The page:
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Tory's Toronto

Metro's Matt Elliott, formerly of Ford For Toronto, keeps the light shining on Mayor John Tory's city hall.

Technologically speaking, Toronto can't afford to keep living in the past

Mayor and city council must commit to investment for sake of Toronto Community Housing residents and the bottom line, Matt Elliott says

One of the first computers at Toronto City Hall, circa 1968, promised to answer questions about tax bills in as little as 1.5 seconds. It could also be programmed to sing Anchors Aweigh.

Torstar News Service file

One of the first computers at Toronto City Hall, circa 1968, promised to answer questions about tax bills in as little as 1.5 seconds. It could also be programmed to sing Anchors Aweigh.

Toronto Community Housing Corporation – Canada’s largest landlord, responsible for 110,000 of the city’s most vulnerable residents – uses over 125 different IT systems, according to a report headed to Mayor John Tory’s executive committee today.

And those systems are old and busted.

In addition to being outdated and inefficient, the report prepared by PricewaterhouseCoopers points out that many TCHC systems aren’t even able to communicate with one another. The system which forecasts repairs, for example, has no way to interface with the system that handles the procurement for those repairs.

It’s a scene straight out of the convoluted technology world of the ‘90s.

This might seem like a strange thing to gripe about when TCHC faces so many other problems. Frustrations with outdated computers feel a bit trivial when stacked up against the challenge of a $2.6 billion repair backlog.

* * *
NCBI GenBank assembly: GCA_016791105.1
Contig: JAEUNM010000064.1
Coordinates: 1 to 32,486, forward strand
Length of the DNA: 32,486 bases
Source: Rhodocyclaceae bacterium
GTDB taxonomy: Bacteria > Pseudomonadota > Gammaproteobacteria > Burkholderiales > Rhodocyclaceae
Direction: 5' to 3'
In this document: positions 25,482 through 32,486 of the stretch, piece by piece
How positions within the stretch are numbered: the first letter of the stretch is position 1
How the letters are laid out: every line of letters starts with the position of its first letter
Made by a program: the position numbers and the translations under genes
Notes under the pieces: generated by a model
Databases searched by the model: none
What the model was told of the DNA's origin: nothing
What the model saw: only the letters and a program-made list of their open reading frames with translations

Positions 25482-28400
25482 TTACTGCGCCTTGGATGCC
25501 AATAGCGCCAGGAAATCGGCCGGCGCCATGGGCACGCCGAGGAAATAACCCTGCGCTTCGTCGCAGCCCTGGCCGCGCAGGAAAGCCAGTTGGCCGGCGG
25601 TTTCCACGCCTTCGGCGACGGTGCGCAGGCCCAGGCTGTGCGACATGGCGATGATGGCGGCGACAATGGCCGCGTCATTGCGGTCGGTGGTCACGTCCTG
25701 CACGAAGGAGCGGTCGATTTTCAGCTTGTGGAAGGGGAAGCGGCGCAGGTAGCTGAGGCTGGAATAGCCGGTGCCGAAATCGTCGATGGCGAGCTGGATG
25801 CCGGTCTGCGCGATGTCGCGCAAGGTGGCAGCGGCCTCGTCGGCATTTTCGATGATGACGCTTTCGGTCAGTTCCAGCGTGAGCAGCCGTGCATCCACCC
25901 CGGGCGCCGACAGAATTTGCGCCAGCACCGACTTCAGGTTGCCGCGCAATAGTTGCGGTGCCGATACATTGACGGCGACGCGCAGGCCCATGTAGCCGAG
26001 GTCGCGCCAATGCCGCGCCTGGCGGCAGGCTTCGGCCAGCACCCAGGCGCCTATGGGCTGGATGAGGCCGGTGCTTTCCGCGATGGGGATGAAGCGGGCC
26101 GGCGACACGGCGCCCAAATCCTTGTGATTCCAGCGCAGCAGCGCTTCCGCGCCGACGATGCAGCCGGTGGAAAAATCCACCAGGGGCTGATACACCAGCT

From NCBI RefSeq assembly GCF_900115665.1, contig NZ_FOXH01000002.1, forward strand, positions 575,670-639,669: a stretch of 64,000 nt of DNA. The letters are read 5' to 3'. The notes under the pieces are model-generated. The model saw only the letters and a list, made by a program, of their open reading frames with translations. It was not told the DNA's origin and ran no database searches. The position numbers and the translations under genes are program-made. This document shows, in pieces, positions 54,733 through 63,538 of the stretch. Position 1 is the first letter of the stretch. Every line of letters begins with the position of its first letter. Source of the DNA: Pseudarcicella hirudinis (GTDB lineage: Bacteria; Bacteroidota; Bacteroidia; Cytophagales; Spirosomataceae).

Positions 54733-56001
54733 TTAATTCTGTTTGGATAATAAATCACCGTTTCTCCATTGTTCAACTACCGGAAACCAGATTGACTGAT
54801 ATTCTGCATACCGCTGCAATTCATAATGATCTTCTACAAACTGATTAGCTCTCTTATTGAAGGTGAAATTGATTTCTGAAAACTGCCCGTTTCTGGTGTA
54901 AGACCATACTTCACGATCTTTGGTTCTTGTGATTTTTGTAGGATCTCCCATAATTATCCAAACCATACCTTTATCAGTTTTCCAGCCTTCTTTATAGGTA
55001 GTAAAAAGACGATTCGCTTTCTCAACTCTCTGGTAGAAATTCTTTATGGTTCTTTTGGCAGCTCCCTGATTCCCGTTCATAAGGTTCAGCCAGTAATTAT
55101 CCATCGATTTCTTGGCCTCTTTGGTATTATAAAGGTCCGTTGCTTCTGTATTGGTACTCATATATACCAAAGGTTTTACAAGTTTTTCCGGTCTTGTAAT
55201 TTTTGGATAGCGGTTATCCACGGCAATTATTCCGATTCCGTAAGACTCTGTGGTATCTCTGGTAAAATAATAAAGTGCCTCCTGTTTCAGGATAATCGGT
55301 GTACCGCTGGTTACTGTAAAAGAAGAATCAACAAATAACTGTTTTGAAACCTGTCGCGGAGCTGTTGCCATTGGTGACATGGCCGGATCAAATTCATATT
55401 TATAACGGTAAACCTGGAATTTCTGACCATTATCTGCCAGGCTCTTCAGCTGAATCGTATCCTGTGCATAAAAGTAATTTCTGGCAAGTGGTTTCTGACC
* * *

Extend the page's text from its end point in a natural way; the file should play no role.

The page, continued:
But this nerdy stuff matters. Outdated systems, the report says, create the potential for errors – and when you’re dealing with work as important as finding housing for the city’s poorest residents, errors can have life-altering impacts.

The problems are not just confined to TCHC. Tales of woe stemming from the city’s outdated technology infrastructure are commonplace in and around city hall.

City Manager Peter Wallace, for example, has noted how baffled he was when he came to city hall and discovered that he was expected to sign paper attendance slips to track his staff’s comings and goings.

Elsewhere, the city’s lack of modern, coordinated IT infrastructure has more serious consequences. In April, Toronto auditor general Beverly Romeo-Beehler told city council that her investigation into alleged bid rigging with city paving contracts was complicated by the fact that the bids were submitted entirely on paper.

With no centralized computer database, Romeo-Beehler and her team literally had to make like the Scooby Doo gang and drive around in a van to solve this mystery – collecting data by hand at various offices.

In that case, the city’s busted technology created a possible avenue for fraud. In the TCHC’s case, it creates margin for error. And in other departments, it prompts daily frustration – and missed opportunities.

Thankfully, there are signs city hall is slowly dragging itself out of the technological stone age. Departments like the city clerk’s office and the Toronto Open Data team have in recent years made great strides with their online presence. And in a strong move in the right direction, the city will soon open a Civic Innovation Office.

For them, job one should be looking internally at the city’s various systems — and coming up with a plan to fix them.

A warning: it’s going to cost us.

The city didn’t arrive here by happenstance. An atmosphere of austerity in municipal budgeting has continuously pushed bureaucrats to delay and cancel upgrades. Sustainable improvement will not happen without a mayor and city council who are willing to invest in technology infrastructure.

Moving into the future won’t be cheap, but Toronto really can’t afford to keep living in the past.

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